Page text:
Lazar’s Patriots Gameplan: How Will Patriots Defend Adam Thielen & Stefon Diggs?

The Vikings' wide receiver duo is one of the top tandems in the NFL.


FOXBOROUGH — This week’s matchup between the Patriots and Vikings features arguably the Patriots’ biggest test of the season from a talent and scheme standpoint.

Although their record doesn’t show it, Minnesota has talented players up and down the roster, and head coach Mike Zimmer is one of the best game plan coaches in the league.

The biggest problem for the Patriots defense from a coaching standpoint will be how they defend one of the league’s premier receiver duos in Adam Thielen and Stefon Diggs.

The Vikings duo has the fourth-most receiving yards by teammates in the NFL this season, and have skill sets that compliment each other perfectly.

“They make a lot of big plays. They make a lot of big plays down the field, which is a problem but then they make a lot of intermediate and catch-and-run plays. Especially Diggs – he’s very good with the ball in his hands. When you get to third down and red area, the critical possession and scoring situation plays, that’s a problem too,” Patriots head coach Bill Belichick said.

Both players are terrific route runners, strong at the catch point, and can create yards after the catch.

But Diggs plays mostly on the outside (23.3 percent of snaps in the slot) while Thielen moves around the formation running 57.5 percent of his routes from the slot.

In many ways, the duo is reminiscent of the Steelers’ prolific twosome of Antonio Brown and JuJu Smith-Schuster, and you can expect the Patriots to take a similar approach in defending them on Sunday.

And both teams use receivers in spots that go against the conventional wisdom with the bigger-bodied guys playing mostly on the inside and the smaller receivers as the perimeter threats.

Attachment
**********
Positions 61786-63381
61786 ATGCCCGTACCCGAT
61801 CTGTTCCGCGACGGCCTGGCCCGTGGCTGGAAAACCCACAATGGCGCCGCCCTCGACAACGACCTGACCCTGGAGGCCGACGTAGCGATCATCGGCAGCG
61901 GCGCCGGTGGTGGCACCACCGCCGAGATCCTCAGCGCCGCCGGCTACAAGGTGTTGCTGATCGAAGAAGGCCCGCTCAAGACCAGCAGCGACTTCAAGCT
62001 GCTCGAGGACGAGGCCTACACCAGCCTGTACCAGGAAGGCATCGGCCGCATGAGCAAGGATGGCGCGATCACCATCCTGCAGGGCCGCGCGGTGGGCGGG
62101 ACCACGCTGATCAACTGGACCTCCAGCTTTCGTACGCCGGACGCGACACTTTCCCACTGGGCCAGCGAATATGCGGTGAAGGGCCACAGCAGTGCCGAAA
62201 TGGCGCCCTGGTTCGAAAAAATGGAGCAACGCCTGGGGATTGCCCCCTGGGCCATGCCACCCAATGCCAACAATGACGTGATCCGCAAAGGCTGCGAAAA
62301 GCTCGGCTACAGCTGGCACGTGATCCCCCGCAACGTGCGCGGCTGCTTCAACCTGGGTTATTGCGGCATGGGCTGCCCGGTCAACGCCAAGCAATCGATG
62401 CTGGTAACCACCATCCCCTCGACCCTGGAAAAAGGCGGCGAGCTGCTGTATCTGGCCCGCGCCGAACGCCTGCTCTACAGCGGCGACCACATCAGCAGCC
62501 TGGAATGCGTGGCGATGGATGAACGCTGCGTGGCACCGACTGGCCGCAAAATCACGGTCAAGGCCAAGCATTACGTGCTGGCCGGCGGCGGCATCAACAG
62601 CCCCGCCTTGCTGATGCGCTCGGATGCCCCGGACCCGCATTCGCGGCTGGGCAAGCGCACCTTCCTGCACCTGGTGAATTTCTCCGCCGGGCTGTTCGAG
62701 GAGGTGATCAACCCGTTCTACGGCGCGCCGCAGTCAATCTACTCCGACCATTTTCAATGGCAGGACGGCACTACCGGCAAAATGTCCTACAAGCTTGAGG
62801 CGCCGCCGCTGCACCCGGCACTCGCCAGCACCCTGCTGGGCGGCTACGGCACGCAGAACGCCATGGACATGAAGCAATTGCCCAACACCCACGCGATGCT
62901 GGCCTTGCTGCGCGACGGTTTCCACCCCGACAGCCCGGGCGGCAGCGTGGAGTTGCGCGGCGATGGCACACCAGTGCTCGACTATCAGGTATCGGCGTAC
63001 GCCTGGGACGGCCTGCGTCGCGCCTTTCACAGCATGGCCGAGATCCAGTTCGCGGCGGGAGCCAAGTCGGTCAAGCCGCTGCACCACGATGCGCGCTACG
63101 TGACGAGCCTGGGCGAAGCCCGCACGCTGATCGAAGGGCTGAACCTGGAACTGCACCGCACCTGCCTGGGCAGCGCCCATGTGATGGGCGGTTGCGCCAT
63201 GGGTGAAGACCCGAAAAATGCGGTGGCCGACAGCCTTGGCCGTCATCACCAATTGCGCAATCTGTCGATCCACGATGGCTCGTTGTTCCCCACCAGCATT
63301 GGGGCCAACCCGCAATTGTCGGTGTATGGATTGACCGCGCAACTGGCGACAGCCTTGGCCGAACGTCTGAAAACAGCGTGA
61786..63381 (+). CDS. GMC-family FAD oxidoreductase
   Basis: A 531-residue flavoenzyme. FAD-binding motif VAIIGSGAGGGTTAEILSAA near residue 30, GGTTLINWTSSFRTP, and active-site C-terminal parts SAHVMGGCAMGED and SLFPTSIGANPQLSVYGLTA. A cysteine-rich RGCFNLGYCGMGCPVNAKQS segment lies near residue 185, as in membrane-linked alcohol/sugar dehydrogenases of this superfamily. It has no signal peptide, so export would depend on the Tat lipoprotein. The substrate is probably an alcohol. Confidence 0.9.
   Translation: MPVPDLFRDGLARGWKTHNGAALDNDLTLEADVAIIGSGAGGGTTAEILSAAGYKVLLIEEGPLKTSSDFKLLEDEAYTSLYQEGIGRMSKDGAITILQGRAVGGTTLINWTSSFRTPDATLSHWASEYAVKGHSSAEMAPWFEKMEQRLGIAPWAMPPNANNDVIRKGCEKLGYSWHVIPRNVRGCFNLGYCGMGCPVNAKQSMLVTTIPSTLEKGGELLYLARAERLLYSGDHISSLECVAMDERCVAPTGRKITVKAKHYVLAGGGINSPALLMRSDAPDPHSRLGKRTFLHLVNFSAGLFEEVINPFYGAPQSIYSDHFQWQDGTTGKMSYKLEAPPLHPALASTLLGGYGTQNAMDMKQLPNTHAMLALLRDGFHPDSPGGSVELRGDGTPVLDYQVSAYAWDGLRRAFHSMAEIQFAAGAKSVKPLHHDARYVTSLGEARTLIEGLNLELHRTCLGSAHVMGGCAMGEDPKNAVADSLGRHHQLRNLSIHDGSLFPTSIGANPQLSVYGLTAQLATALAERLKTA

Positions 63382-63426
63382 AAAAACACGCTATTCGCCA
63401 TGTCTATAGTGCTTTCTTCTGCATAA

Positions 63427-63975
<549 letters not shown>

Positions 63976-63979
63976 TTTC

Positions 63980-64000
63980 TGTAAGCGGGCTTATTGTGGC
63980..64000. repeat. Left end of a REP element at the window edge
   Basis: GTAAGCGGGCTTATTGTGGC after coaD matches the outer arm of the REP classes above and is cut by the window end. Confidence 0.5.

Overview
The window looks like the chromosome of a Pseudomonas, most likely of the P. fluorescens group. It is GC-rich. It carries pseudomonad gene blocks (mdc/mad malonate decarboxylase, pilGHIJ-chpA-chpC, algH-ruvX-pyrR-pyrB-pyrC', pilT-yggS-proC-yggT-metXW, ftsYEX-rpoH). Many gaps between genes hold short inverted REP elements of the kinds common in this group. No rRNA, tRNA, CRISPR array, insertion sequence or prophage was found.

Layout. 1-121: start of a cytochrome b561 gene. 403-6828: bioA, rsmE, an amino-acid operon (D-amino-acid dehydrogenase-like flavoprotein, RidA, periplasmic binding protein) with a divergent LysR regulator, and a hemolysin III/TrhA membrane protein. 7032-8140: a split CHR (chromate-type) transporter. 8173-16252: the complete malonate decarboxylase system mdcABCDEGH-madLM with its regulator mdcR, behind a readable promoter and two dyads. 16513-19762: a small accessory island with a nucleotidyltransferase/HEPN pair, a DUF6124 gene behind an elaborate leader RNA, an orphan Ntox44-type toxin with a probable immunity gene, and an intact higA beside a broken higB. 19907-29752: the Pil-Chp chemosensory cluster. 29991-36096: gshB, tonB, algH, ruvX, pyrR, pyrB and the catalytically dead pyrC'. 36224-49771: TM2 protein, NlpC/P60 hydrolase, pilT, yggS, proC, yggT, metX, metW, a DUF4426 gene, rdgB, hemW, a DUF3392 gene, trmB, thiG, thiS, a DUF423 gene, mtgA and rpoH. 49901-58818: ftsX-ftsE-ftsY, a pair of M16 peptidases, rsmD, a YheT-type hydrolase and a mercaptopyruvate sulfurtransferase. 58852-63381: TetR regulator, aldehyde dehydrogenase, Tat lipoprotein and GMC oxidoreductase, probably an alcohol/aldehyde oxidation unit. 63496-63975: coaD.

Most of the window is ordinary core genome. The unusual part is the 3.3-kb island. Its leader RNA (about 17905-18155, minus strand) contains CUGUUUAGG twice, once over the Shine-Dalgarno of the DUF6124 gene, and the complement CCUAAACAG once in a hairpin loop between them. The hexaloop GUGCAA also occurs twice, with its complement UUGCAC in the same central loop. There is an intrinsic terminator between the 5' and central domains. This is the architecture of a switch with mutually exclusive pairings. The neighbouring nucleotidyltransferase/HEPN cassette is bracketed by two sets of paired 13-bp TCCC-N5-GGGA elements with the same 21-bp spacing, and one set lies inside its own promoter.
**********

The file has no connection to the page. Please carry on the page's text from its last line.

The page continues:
Last season, the Patriots deployed a double-bracket scheme on the Steelers’ duo, dropping seven into coverage and rushing four at quarterback Ben Roethlisberger.

(Diagram credit: James Light)

In this scheme, the Patriots secondary doubles the opposing team’s top two wideouts with their “cone” bracket and play man-to-man coverage on the other three pass catchers.

For the four defensive backs in the bracket, the rules are as follows: the corner is responsible for any out-breaking routes along with a straight go route, and the safety takes all in-breaking routes including posts and deep overs. The corner also protects against any double-moves with the safety sitting on those routes over the middle.

“Whatever side or leverage you have, maintain that leverage. And try to do a good job of just literally not giving the quarterback any open throws to get him the ball,” Patriots safety Duron Harmon said.

“You have to study the film to know what you’ll get from different splits to know what to expect and just read his body language to see if he’s running vertical or getting in position to break or go in or out.”